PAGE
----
May 7, 2016
Today, we made progress on the croissant front…After a typical French breakfast of the best fresh croissants and stong coffee au lait, we hit the road and headed to Arles to spend the day.
First stop: Le Market. On Wednesday and Saturdays, the city center is pretty much grid locked with cars, pedestians and strollers and wandering is the main path of travel. I don’t know how many vendors bring in their merchandise but it is truely impressive how organized the throngs of people and cars seem to navigate through the gridless layout of the city. The freshness and variety of fruits, vegetables, meats, fish and the availability of anything else you can imagine of the nonedible variety (hats, bags, belts, tee shirts…you get the idea) is a bargain hunters paradise. We, of course, were just eye shopping (except for new chappo that Terry found to buy) but the experience of being in Arles on the prime market day was amazing.
From the market, we walked a relatively short distance to see a Roman era amphitheatre built in the first century that has served as a fortress during the middle ages, a town of 200 homes (built within the amphitheatre) and various other civic purposes over nearly 1000 years. As with most structures of that periord, it has seen multiple periods of destruction and restoration beginning in 1825 and continues on to today. As with most Roman amphitheatres, it was built for one type of sport with the most appeal at the time involving armed combatants (animal and human) fighting and dieing to the pleasure of the 20,000 spectators. This type of entertainment/sport was put to a hault in 404 AD when the Christians moved into the area and put a halt to it. Although the sports of that time are not what we would consider entertaining today, at least in my mind, today the facility serves as home to bull fighting (of the non-deadly kind…we think.) and other cultural events for the community.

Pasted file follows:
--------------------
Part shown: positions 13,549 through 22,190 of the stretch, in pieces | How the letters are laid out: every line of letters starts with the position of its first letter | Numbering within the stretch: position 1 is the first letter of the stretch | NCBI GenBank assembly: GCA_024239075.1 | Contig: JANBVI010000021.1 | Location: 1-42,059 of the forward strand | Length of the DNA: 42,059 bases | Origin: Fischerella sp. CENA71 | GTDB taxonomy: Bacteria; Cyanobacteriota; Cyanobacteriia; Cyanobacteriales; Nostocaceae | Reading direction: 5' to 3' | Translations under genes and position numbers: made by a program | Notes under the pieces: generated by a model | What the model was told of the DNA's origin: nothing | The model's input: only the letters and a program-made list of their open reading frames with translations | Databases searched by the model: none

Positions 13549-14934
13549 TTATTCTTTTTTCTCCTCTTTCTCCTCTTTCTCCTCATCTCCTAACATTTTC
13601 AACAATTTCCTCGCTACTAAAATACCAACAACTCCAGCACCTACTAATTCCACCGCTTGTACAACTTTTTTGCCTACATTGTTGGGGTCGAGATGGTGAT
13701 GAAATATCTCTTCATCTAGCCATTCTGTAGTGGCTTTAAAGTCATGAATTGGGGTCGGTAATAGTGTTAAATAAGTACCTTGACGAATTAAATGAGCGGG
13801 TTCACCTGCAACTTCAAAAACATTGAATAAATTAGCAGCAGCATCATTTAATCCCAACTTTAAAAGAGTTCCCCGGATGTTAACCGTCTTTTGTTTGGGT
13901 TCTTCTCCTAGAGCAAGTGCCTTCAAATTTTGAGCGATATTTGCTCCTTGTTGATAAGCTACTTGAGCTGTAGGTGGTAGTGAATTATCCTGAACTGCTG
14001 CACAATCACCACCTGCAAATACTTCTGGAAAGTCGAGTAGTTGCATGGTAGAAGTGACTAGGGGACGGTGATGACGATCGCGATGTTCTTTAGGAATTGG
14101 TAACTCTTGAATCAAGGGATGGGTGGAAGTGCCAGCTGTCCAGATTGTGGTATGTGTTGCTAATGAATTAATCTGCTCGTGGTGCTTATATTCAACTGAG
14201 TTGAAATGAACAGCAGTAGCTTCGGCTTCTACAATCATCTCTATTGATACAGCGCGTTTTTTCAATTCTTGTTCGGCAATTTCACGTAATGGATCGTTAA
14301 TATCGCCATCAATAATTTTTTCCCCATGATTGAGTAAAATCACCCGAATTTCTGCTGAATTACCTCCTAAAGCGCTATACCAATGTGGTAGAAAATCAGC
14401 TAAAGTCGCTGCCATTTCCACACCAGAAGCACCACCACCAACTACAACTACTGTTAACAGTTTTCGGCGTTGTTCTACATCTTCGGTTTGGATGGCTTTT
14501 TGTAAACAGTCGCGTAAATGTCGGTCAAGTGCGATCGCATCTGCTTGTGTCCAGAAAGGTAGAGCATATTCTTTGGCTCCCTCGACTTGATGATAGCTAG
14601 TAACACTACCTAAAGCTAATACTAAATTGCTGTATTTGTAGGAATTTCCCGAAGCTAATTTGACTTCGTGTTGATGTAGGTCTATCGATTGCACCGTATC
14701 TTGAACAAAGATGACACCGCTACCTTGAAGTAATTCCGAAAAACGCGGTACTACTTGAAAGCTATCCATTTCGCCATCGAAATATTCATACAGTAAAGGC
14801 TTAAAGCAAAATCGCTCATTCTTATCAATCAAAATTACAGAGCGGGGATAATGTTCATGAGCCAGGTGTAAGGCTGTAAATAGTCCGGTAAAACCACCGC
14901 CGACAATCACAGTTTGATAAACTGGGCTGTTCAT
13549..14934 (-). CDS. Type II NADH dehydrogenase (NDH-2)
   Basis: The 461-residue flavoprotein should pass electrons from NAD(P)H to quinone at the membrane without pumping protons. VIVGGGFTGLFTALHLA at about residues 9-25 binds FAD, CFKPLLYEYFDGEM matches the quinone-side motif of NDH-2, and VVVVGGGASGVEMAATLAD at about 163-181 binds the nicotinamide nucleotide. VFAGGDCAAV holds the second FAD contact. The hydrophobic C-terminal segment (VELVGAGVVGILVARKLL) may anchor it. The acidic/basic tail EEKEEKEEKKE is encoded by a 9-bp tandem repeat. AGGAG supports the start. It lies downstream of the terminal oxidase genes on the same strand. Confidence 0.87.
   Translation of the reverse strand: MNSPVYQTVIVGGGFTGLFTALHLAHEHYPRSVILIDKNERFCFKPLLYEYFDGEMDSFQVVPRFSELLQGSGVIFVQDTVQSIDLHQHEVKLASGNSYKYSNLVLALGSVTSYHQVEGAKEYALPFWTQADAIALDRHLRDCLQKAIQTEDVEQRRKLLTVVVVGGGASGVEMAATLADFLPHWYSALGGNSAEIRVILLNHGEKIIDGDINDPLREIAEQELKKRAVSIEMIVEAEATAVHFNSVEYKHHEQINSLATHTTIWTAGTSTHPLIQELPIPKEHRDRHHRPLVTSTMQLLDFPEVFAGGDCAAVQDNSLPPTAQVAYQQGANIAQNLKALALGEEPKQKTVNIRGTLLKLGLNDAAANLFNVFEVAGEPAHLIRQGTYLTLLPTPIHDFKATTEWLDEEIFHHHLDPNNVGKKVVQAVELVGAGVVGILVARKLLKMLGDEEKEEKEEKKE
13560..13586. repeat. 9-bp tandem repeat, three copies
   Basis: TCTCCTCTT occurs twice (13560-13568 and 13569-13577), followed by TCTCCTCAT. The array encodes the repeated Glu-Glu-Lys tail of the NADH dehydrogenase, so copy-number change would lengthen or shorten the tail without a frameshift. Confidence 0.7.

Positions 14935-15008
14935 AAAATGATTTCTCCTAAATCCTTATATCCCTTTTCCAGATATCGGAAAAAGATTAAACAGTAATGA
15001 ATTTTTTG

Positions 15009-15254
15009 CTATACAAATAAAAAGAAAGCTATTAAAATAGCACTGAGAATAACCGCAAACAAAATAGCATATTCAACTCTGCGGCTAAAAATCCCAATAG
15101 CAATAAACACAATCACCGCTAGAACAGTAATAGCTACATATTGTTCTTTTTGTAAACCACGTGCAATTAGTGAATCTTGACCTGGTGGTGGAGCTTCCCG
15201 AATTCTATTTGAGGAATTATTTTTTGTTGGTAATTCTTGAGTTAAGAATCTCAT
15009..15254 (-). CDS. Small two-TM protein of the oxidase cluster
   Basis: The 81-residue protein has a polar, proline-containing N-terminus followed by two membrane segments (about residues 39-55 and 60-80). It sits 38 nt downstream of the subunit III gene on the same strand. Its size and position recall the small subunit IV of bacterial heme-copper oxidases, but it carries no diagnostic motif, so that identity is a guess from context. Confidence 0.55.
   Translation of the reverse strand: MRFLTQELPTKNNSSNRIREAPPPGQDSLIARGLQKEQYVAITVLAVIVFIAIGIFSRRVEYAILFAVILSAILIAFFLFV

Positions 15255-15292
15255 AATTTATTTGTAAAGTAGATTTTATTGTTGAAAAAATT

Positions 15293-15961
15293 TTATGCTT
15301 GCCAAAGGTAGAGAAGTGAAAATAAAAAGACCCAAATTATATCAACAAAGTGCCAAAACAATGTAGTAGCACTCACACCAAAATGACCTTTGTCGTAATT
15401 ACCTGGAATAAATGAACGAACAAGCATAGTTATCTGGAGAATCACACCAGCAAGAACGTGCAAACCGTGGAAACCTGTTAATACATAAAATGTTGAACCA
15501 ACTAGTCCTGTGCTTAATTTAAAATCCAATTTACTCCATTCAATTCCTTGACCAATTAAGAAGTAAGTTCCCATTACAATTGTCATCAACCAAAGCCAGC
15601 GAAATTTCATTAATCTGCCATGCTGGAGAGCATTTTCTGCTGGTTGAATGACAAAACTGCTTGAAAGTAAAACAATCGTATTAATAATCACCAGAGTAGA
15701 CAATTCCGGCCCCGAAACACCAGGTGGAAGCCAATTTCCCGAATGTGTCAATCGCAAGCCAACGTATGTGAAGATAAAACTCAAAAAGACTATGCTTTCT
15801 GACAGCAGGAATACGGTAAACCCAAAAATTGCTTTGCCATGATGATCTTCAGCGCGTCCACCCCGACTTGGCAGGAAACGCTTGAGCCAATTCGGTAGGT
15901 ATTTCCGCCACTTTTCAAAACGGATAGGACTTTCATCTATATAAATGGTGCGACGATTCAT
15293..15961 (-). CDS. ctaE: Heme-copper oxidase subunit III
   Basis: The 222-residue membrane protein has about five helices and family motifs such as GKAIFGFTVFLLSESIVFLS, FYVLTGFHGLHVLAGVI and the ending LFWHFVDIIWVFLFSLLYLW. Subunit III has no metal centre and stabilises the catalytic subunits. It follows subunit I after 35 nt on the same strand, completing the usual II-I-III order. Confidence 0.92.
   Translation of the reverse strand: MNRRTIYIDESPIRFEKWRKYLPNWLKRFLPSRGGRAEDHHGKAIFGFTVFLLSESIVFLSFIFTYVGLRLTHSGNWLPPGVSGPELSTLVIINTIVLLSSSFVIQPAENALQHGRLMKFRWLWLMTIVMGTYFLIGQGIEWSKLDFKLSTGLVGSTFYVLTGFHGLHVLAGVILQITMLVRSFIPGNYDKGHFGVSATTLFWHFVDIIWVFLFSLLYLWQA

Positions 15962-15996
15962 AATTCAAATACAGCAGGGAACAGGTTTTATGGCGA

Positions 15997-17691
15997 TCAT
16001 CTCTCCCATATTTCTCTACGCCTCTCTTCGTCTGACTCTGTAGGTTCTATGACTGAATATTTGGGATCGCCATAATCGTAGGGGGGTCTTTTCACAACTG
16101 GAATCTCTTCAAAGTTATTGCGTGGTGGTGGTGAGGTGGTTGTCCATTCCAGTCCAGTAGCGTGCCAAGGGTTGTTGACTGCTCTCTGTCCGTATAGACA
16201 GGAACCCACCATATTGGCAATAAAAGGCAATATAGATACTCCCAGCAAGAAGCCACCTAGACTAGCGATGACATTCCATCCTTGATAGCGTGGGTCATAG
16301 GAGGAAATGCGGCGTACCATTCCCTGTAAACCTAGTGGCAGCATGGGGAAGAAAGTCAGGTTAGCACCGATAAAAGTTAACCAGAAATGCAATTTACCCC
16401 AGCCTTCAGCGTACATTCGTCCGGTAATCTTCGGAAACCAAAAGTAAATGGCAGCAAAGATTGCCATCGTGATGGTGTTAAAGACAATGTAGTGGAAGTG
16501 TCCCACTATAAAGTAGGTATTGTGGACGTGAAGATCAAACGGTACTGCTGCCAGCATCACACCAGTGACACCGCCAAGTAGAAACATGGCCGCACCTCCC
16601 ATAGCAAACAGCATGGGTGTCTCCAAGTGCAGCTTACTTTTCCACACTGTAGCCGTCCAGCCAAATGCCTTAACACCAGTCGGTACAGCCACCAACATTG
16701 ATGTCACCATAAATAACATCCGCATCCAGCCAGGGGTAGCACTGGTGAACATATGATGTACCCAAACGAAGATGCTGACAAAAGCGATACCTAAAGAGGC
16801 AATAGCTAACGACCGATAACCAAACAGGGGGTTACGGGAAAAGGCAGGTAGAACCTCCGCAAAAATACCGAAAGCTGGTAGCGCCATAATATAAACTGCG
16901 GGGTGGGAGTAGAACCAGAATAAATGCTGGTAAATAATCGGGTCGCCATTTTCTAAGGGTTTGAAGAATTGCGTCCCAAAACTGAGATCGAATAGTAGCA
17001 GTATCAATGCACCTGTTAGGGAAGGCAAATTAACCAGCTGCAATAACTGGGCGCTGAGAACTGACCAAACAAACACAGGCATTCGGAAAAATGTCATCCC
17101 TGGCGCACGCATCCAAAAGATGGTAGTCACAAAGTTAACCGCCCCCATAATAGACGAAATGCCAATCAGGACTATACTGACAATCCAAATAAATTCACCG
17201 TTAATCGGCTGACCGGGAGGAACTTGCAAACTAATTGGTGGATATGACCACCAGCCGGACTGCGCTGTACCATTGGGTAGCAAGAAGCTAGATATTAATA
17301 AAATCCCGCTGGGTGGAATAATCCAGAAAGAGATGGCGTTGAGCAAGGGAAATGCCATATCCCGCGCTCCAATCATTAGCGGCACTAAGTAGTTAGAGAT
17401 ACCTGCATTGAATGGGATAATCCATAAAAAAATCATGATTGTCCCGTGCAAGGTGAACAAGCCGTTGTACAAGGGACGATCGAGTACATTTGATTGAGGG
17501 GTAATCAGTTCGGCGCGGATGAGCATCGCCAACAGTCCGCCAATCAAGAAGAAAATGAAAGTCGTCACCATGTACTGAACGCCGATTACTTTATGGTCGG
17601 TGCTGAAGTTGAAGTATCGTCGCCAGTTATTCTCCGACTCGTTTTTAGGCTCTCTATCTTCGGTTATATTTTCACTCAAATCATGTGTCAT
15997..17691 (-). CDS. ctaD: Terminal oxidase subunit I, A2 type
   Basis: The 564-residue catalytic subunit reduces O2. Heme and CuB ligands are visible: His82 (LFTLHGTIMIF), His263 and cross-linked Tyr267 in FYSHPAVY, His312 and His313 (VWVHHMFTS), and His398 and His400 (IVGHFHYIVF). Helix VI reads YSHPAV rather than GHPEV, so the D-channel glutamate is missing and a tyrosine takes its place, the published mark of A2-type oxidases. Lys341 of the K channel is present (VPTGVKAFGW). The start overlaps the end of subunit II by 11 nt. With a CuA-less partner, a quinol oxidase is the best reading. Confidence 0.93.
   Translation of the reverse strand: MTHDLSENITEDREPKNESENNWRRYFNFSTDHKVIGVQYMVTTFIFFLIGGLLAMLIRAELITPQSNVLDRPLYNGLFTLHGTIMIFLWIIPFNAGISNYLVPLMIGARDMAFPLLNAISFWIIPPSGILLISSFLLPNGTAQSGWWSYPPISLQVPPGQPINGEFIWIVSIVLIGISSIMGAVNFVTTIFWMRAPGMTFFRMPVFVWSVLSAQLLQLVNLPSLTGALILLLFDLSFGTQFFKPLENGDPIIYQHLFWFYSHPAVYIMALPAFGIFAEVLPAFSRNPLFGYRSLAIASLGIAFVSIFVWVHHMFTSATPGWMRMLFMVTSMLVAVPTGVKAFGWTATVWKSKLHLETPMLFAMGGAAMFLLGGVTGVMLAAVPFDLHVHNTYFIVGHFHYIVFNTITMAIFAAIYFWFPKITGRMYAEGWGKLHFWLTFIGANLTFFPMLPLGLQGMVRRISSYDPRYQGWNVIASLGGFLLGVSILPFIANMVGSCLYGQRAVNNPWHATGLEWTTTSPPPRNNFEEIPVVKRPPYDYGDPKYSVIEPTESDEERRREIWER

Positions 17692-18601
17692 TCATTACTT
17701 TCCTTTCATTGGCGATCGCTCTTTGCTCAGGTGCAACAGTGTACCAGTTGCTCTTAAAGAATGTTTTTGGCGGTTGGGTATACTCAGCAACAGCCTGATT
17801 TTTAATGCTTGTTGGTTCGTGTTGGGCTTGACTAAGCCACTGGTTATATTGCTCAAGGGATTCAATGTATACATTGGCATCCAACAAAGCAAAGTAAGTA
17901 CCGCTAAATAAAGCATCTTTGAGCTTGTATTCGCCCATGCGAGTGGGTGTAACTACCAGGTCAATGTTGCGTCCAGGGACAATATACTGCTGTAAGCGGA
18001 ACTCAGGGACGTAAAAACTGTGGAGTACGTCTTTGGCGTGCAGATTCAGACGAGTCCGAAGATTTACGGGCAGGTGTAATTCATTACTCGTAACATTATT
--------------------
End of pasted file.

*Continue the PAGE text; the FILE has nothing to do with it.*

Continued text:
As we left Arles, we decided to take an unscheduled stop at a 10th century Abbaye de Montmajour which was originally home to an early christian order of monks. Without going into all the long details of change in ownership, dismantalling and reconstruction over hundreds of years, the Abbaye today is a monument to life and culture of midevil life. Pilaging has take away all of the art and much of the original stone structure but there is plenty to experience. It has also served as the set for a few movies, one of which is Peter O’Toole and Katherine Hepburn in The Lion in Winter.
Finally, our quest home to St. Remy de Provence took us by a hill town called Les Baux-de-Provence…and we were thirsty. By this time, we all were on pure adrenaline as we climbed and climbed and climbed up to the city entrance from the location on the road where we and several hundred (maybe thousand) other curiosity seekers had to park and make our way into the village. The climb was very much worth it. The views of the surrounding areas are spectacular and the town offers many cultural and shopping opportunities if your inclined. We took in the Marc Chagall exhibit at the Musee Yves-Brayer gallerie and felt culturally refreshed. A quick walk back (downhill) to the car and 20 minute drive back to St. Remy de Provence brought an end to our touring for the day but we had energy to fire up the grill at the house, open several bottles of local Provencial wine and relax in our little white house in the country. Its starting to feel like HOME!
Tomorrow: We’ll see what is in store for us as we take off to see the Pont de Gard (an old Roman aqueduct) and a day hunting for the essense of Van Gogh in St. Remy de Provence.